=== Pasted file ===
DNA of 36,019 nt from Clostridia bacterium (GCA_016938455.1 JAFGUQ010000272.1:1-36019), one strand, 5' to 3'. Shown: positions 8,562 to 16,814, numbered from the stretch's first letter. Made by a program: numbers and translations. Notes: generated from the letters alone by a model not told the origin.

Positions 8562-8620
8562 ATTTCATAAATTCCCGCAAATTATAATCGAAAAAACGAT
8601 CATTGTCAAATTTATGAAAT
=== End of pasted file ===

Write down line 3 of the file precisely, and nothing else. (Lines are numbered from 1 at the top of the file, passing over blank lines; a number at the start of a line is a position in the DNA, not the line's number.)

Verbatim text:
8562 ATTTCATAAATTCCCGCAAATTATAATCGAAAAAACGAT